What a Session it’s been in Springfield this year! Here’s a brief update on where we stand today. After having passed both the Illinois House (with bipartisan support) and Illinois Senate, the Geolocation Privacy Protection Act (House Bill 3449) was returned to the House for concurrence. Earlier this week, the bill was sent back to the Cybersecurity, Data Analytics, and IT committee which it had passed through on two previous occasions. This time, however, the bill only received 5 Yes votes, 2 No votes, 3 Present votes, and one Representative walked out of the hearing meaning his vote was not recorded into the official record. Though it received a majority of votes, the bill fell short of the 6 Yes votes that are needed to proceed back to the House floor. Thus, although a minor setback, the bill is parked in Committee for the time being but can be called again any point the legislature is in session going forward. For those interested, you can see the roll call of the Committee vote here: http://ilga.gov/…/…/committeevotes/10000HB3449SFA4_19207.pdf
Getting the bill – which is the first of its kind – this far has truly been an incredible accomplishment and we hope to see it sent to Governor Bruce Rauner's desk soon. A big thank you again to our sponsors, Ann Williams for State Representative and Senator Tom Cullerton for their unwavering commitment to protecting Illinois citizens’ privacy by requiring companies first obtain your consent before they can track your location and movements, and to all of the Illinois citizens, civil rights and privacy groups, and technology companies that have voiced their strong support for this commonsense bill.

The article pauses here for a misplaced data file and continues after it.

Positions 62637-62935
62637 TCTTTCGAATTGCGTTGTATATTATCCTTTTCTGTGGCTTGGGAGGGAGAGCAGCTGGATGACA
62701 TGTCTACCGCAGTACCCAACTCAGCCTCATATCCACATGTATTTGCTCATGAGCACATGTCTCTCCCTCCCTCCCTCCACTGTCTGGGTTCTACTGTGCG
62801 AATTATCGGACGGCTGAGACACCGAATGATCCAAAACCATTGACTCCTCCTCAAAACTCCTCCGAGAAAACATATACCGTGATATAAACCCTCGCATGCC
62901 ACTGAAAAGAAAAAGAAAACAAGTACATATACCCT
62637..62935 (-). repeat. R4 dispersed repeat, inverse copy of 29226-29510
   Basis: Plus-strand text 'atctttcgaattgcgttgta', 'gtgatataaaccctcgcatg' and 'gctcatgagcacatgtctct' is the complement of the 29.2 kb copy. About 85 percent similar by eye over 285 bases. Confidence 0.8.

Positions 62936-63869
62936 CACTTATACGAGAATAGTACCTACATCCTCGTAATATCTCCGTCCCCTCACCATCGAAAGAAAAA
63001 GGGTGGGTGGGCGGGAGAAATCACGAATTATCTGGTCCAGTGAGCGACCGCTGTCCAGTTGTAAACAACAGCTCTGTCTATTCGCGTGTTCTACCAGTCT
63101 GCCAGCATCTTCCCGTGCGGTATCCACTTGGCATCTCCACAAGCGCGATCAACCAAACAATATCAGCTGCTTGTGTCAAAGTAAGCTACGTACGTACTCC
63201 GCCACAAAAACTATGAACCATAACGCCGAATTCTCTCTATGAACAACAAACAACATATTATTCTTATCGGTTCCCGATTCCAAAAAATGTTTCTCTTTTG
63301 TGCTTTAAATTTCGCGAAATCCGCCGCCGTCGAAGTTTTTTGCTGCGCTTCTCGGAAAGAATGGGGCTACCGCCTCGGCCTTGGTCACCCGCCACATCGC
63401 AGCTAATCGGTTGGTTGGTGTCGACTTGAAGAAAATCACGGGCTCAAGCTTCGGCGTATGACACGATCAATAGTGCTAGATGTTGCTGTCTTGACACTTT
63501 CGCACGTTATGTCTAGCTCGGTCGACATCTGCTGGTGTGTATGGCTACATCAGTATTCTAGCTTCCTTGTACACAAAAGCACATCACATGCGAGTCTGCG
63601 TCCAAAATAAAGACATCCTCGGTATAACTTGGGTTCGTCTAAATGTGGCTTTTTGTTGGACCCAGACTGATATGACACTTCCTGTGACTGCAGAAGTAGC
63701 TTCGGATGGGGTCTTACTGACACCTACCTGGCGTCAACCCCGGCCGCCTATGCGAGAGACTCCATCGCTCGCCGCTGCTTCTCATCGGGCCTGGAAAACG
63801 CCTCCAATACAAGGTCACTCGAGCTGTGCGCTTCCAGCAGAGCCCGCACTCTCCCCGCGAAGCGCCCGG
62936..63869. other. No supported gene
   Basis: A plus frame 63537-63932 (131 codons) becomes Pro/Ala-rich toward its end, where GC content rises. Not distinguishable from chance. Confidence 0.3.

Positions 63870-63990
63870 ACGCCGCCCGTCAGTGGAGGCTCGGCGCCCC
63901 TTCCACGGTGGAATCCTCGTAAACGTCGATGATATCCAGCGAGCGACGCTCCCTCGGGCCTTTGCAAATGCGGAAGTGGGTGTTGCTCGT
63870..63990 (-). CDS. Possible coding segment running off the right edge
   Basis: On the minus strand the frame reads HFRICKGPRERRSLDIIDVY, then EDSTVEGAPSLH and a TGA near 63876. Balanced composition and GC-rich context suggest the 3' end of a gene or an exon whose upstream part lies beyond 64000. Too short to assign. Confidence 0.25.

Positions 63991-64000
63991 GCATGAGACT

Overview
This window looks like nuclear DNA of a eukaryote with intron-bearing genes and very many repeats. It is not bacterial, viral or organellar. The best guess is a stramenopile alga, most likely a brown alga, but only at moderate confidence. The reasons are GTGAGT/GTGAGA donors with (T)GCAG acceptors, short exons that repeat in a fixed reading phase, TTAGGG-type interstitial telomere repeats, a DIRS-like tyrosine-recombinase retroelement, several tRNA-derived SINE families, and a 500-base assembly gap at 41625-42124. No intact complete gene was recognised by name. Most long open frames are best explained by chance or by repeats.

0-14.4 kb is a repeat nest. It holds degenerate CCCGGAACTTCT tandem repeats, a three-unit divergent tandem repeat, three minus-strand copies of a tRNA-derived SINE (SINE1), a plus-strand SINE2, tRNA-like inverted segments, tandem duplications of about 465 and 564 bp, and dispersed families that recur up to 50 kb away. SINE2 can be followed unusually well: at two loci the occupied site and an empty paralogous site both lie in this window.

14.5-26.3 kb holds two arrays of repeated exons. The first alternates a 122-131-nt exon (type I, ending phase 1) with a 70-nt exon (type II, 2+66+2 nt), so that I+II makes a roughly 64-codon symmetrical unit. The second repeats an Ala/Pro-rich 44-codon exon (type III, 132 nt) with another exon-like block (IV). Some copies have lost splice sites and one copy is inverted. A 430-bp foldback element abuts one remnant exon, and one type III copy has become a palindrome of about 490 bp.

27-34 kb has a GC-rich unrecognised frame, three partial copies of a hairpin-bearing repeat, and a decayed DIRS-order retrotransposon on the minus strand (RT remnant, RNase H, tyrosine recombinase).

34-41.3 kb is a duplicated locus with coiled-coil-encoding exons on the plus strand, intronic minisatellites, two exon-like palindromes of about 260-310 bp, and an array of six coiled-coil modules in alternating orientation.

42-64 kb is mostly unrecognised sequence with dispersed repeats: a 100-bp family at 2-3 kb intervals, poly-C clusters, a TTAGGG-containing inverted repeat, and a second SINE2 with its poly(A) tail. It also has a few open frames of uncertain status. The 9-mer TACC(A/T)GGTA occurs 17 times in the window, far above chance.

In other news, the Right to Know Act (Senate Bill 1502) is also alive and well! It currently sits on the House floor after having passed the Senate a little over two weeks ago and having passed through the House’s Consumer Protection Committee last week. The Right to Know Act was actually called for a vote this past Monday (Memorial Day) on the House floor and was just a few votes short of passing even with almost a dozen legislators not voting. As such, State Rep. Art Turner postponed consideration, meaning that he withdrew the bill and can call it for another full House vote at any point going forward. We remain optimistic that this important bill – which makes apps and websites tell consumers what personal data they collect from their phones and computers and who they sell it to – will get passed and sent to Governor Rauner's desk as well. We would like to thank Cook County Sheriff Tom Dart, Senator Michael E. Hastings, and Rep. Turner for standing up for the people of Illinois, and for fighting for essential privacy rights that the federal government continues to trample over.
Additionally, we would like to thank all of you. As a grassroots organization, our power comes from you, the people, and we will continue to work on your behalf to protect our fundamental right to privacy. Please follow us on social media, sign up for our newsletter, and donate to help keep the privacy fight going!